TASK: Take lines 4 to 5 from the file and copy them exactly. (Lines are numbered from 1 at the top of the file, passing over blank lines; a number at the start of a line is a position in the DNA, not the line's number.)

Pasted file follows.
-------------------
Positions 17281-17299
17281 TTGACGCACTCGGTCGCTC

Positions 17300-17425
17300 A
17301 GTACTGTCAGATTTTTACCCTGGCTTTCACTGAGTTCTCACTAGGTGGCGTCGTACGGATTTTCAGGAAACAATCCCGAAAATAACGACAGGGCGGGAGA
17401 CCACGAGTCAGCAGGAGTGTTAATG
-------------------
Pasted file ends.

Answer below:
17300 A
17301 GTACTGTCAGATTTTTACCCTGGCTTTCACTGAGTTCTCACTAGGTGGCGTCGTACGGATTTTCAGGAAACAATCCCGAAAATAACGACAGGGCGGGAGA